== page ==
Hamid Reza Maei

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Although the hippocampus plays a crucial role in the formation of spatial memories, as these memories mature they may become additionally (or even exclusively) dependent on extrahippocampal structures. However, the identity of these extrahippocampal structures that support remote spatial memory is currently not known. Using a Morris water-maze task, we show(More)
We present the first temporal-difference learning algorithm for off-policy control with unrestricted linear function approximation whose per-time-step complexity is linear in the number of features. Our algorithm, Greedy-GQ, is an extension of recent work on gradient temporal-difference learning, which has hitherto been restricted to a prediction (policy(More)
A new family of gradient temporal-difference learning algorithms have recently been introduced by Sutton, Maei and others in which function approximation is much more straightforward. In this paper, we introduce the GQ(λ) algorithm which can be seen as extension of that work to a more general setting including eligibility traces and off-policy learning of(More)
We introduce the first temporal-difference learning algorithms that converge with smooth value function approximators, such as neural networks. Conventional temporal-difference (TD) methods, such as TD(λ), Q-learning and Sarsa have been used successfully with function approximation in many applications. However, it is well known that off-policy sampling, as(More)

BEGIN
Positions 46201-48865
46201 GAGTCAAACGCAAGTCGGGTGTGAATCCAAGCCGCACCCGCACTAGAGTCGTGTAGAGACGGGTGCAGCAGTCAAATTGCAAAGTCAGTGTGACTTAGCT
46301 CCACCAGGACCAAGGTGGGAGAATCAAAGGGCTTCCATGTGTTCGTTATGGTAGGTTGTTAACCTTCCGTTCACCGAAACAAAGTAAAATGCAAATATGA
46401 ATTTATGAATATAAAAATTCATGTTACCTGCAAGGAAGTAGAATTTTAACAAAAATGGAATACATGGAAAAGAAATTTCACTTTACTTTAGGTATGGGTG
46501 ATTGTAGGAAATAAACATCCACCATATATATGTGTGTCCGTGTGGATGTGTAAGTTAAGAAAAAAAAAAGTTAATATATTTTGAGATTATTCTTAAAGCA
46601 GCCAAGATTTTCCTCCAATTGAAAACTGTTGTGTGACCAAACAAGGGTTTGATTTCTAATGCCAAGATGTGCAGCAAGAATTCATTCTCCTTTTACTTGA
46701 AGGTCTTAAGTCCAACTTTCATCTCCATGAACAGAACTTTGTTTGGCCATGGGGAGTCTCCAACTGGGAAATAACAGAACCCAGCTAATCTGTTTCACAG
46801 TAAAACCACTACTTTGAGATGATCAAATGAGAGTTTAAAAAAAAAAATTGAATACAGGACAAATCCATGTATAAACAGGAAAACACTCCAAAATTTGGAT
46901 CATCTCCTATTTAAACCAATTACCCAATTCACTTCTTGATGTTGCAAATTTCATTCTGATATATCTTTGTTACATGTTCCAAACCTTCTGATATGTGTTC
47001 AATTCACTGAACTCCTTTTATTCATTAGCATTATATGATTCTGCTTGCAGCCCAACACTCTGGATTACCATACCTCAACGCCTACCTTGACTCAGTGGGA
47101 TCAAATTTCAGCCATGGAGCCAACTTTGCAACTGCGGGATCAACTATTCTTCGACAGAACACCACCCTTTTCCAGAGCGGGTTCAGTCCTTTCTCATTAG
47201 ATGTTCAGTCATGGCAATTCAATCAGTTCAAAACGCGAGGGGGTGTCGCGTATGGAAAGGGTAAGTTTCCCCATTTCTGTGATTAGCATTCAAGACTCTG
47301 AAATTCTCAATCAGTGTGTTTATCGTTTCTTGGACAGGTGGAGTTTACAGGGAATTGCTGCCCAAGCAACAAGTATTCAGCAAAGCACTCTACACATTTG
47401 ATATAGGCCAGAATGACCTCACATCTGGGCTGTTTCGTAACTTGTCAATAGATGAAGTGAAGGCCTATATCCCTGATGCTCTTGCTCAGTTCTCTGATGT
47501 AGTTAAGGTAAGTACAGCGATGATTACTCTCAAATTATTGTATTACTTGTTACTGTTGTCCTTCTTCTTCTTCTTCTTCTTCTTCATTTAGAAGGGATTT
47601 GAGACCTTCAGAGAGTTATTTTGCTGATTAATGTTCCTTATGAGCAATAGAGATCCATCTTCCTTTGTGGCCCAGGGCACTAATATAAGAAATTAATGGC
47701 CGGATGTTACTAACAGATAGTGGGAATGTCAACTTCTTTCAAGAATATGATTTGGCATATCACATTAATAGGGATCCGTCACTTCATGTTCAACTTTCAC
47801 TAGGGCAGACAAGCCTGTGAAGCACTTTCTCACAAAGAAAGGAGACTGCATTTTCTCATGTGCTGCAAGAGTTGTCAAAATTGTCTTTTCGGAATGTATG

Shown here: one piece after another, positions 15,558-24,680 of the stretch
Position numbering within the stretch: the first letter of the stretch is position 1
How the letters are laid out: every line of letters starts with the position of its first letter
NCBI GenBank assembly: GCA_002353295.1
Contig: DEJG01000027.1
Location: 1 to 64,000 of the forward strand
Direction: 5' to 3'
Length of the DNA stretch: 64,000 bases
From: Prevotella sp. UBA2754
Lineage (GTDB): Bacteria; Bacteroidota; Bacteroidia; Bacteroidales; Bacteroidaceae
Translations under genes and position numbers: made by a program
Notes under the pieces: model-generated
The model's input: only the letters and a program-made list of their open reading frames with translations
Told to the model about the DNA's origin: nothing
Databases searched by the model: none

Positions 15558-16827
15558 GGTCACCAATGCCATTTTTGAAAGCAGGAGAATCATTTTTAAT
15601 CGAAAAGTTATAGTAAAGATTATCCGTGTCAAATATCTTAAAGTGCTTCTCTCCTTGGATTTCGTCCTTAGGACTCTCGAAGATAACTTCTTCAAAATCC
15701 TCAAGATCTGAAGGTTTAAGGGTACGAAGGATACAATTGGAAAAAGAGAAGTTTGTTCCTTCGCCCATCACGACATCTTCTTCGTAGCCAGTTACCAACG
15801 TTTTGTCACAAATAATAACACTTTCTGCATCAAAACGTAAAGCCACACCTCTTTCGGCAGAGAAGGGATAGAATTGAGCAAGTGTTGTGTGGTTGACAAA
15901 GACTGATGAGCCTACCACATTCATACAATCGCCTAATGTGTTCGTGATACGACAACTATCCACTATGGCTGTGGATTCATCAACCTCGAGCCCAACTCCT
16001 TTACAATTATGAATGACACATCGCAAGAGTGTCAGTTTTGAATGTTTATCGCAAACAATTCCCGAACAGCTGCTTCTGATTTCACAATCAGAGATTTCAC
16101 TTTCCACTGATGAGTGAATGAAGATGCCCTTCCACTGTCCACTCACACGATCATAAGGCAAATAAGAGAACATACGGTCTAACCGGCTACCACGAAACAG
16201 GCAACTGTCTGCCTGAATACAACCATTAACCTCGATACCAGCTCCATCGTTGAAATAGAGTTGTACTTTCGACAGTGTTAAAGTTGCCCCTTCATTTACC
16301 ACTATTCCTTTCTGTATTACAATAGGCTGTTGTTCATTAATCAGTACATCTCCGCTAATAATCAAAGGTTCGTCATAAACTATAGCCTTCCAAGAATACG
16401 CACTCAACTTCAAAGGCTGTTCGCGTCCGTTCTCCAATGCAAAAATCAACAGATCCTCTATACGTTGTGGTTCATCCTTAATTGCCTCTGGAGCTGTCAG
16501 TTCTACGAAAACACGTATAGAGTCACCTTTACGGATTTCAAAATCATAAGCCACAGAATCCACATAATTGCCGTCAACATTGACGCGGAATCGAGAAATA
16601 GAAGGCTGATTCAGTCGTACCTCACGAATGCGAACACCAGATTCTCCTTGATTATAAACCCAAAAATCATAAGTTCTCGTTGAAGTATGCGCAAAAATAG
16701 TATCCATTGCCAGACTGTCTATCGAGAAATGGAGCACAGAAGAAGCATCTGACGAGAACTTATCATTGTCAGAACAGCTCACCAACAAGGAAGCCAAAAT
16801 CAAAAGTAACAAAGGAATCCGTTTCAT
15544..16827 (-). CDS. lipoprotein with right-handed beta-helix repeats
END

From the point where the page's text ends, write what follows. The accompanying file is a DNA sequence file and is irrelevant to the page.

We introduce the first temporal-difference learning algorithm that is stable with linear function approximation and off-policy training, for any finite Markov decision process, behavior policy, and target policy, and whose complexity scales linearly in the number of parameters. We consider an i.i.d. policy-evaluation setting in which the data need not come(More)
Sutton, Szepesv&#225;ri and Maei (2009) recently introduced the first temporal-difference learning algorithm compatible with both linear function approximation and off-policy training, and whose complexity scales only linearly in the size of the function approximator. Although their <i>gradient temporal difference</i> (GTD) algorithm converges reliably, it(More)
The water maze is commonly used to assay spatial cognition, or, more generally, learning and memory in experimental rodent models. In the water maze, mice or rats are trained to navigate to a platform located below the water's surface. Spatial learning is then typically assessed in a probe test, where the platform is removed from the pool and the mouse or(More)